Democratic members of the Ways and Means Committee told reporters on Wednesday that they had been briefed on a framework that would cost around $70 billion, with $35 billion each for the expanded child tax credit and business tax benefits. Democrats said they were told it would be paid for in part by ending employee retention tax credit claims. The framework discussed would also increase partial refundability of the child tax credit, without providing full refundability for the poorest Americans. However, a source familiar with the negotiations between Wyden and Smith cautioned that the numbers related by House Democrats were not final and that there were still elements of a deal under consideration.

The American Rescue Plan Act eliminated the earnings requirement for the credit and allowed families too poor to pay income taxes to claim it—a provision colloquially known as “full refundability.” The American Rescue Plan Act also increased the amount of the credit and disbursed it on a monthly basis, instead of an annual lump sum. During the six months that it was in effect, from July through December 2021, this measure contributed to a dramatic decrease in child poverty, as well as a drop in food insecurity among families with children.

Although the decrease in child poverty in 2021 was due to a combination of those changes to the child tax credit, the refundability portion was perhaps the most significant expansion, because it allowed parents without income tax liability to still access the credit. Under current law, the $2,000 credit is only refundable up to $1,600.

“The refundability piece is critical, because you can’t just raise benefit levels on their own and expect to see these gaps close,” said Megan Curran, the policy director of the Center on Poverty and Social Policy at Columbia University. Curran and her colleagues recently released a report finding that 18 million children under age 17 were ineligible for the full credit—including 91 percent of children living below the poverty line and 36 percent in households living between 100 and 200 percent of the poverty line.

Democrats have been unsuccessfully working to revive the credit for years, and the current negotiations appear to be the closest lawmakers have come to a deal. However, Democrats on the Ways and Means Committee were unhappy with the numbers they were seeing from Wyden and Smith’s talks.

“This has to be a CTC tax package that makes that kind of profound difference in people’s lives. And right now, I don’t think they’re there yet,” said Representative Jimmy Gomez, a member of the Ways and Means Committee.

Representative Don Beyer told reporters that “it’s definitely not enough.” “There’s no refundability, which we’ve always wanted. It’s not monthly, which we’ve always wanted. It does move the dollar amount up, which is good,” said Beyer. Democrats said that the amount refundable would be $2,000 by 2025, matching the amount of the nonrefundable credit.

Partial refundability meant that low- to middle-income children do not receive the full credit, as well as children in very poor households. Moreover, the amount available changes based on how many children a household has: For example, a parent with one child would need to earn around $31,000 per year to obtain the full credit, while a parent with two children would need to have an annual salary of $36,000.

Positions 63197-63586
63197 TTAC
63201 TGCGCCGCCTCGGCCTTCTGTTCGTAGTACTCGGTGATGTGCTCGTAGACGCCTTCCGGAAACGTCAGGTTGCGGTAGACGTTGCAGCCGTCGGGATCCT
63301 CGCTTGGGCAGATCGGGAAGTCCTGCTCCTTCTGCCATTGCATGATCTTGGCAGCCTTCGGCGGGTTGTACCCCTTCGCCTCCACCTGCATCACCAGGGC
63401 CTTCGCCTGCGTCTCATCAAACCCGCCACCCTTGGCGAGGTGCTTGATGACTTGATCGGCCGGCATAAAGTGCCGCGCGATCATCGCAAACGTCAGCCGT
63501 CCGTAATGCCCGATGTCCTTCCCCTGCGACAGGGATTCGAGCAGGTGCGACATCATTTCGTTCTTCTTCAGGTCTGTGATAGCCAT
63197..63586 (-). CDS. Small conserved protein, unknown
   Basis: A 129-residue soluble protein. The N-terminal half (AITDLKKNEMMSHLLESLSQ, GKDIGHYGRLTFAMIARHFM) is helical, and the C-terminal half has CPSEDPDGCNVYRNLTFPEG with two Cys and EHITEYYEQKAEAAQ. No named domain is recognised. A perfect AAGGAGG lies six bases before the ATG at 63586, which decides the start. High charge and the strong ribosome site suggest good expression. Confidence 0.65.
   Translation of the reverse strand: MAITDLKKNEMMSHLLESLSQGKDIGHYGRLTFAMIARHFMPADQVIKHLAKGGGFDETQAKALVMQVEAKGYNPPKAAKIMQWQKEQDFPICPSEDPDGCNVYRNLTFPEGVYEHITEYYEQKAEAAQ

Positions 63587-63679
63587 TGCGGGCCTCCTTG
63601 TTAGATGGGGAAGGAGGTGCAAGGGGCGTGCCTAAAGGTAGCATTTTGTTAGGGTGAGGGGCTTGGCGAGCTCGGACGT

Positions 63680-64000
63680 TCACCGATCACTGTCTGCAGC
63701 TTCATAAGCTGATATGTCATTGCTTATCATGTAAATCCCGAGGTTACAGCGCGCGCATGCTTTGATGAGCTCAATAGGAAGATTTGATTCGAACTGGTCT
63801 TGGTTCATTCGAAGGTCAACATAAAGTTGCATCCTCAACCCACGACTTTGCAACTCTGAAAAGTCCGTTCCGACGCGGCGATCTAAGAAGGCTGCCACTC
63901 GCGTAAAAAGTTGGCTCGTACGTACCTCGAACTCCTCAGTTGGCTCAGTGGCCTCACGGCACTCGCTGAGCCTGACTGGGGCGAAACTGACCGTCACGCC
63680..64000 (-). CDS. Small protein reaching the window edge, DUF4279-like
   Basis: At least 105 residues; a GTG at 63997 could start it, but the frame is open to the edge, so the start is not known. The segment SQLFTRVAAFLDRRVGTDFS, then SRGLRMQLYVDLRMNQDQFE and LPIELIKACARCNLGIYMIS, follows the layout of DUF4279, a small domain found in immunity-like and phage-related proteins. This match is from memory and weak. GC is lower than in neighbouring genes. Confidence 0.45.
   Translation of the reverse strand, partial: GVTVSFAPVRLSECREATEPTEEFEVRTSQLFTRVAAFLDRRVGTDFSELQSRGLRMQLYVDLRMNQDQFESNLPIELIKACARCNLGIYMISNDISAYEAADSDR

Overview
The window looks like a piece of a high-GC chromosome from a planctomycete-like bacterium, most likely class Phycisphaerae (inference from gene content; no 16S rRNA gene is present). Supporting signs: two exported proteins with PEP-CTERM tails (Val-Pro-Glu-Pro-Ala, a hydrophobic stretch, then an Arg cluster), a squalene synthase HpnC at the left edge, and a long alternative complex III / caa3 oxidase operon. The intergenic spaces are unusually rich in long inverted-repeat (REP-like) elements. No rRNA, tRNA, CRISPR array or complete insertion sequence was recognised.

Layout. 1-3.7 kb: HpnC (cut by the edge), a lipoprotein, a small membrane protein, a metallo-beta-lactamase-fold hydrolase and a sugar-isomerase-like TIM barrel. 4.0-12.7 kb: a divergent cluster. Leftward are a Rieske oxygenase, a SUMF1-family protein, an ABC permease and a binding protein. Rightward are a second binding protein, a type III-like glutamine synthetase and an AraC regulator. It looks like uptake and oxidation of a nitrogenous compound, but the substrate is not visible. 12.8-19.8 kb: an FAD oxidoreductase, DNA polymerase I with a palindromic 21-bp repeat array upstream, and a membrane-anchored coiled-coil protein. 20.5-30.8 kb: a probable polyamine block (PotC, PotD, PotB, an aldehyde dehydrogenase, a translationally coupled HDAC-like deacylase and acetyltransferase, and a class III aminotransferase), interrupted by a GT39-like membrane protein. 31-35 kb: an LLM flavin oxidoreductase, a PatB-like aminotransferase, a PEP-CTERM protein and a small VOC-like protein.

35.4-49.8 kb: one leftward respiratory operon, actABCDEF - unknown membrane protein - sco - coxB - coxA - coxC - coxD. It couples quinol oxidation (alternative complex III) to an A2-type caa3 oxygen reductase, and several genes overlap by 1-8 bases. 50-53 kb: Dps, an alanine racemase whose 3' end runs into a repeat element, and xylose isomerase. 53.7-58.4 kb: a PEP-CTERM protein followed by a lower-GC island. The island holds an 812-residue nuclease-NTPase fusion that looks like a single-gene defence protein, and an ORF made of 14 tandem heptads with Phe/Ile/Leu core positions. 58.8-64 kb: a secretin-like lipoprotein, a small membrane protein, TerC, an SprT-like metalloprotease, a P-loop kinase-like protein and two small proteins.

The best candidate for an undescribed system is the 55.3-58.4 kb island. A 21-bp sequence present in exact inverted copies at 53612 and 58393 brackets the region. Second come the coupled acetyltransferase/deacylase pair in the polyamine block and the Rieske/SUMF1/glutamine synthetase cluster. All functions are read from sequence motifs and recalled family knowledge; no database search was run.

Under the current framework being discussed, people earning under $2,500 would be ineligible. The credit would still phase in at a 15 percent rate for each dollar of earnings above $2,500. But rather than getting up to 15 percent of annual income in tax credits capped at $1,600 per year—the refundable amount of the current credit—those eligible would receive 15 percent of their income capped at $2,000 in 2025.

A source familiar with the negotiations also said that the framework would phase in the credit per child, allowing parents with multiple children to receive a higher amount. A November analysis by the Tax Policy Center found that phasing in the credit at a rate of 15 percent per child would “benefit 23 percent of families in the lowest income quintile by an average of $270.”

Democratic senators also appeared more sanguine with the turn of events than their House counterparts.

“It’s not going to be everything that I would’ve wanted,” Senator Michael Bennet, a Democratic member of the Finance Committee and longtime advocate for expanding the credit, told me on Wednesday. “We weren’t going to do any extensions of the [research and development] tax credit without improvements to the child tax credit, that’s going to make a difference here, and that’ll make a difference to a lot of poor kids.”

Some progressives voiced their frustration with the possible deal in a meeting of Democrats on the Finance Committee Wednesday morning. But Wyden noted that because the credit would be “relitigated,” it would give Democrats the opportunity to push for some of their priorities—such as full refundability—again in 2025.

“I’d much rather get into 2025 from a position of strength, which is what we get if we get the child tax credit improved now,” Wyden told me.

Meanwhile, Republican lawmakers appear pleased about the addition of benefits and deductions for businesses in a potential deal, even if it’s still unclear when an agreement will be formally announced. Smith told me that he believed “pro-growth tax policies” would be crucial for combating inflation.